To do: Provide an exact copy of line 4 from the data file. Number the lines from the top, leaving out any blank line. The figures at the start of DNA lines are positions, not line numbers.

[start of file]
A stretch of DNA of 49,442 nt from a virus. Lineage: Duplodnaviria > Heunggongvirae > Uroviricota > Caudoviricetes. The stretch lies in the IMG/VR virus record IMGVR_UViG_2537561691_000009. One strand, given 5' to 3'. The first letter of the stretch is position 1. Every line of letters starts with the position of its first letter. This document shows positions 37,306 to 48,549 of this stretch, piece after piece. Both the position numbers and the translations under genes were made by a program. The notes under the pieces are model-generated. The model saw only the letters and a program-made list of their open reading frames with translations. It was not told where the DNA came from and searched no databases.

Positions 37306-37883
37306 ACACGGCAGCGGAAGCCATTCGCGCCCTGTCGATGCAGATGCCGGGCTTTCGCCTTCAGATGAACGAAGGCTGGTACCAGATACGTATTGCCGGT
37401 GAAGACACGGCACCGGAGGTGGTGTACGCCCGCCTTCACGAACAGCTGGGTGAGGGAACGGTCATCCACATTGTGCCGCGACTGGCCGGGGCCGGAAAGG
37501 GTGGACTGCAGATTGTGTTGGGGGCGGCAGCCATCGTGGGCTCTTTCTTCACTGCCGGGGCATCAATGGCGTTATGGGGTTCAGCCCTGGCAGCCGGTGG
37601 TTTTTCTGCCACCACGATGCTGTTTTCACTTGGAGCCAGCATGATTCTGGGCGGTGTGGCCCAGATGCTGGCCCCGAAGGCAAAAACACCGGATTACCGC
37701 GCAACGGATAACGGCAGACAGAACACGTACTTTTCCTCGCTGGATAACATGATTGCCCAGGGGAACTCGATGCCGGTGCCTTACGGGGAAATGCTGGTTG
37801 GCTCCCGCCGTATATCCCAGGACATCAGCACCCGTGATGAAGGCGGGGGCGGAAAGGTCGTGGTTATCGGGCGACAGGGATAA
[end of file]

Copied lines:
37401 GAAGACACGGCACCGGAGGTGGTGTACGCCCGCCTTCACGAACAGCTGGGTGAGGGAACGGTCATCCACATTGTGCCGCGACTGGCCGGGGCCGGAAAGG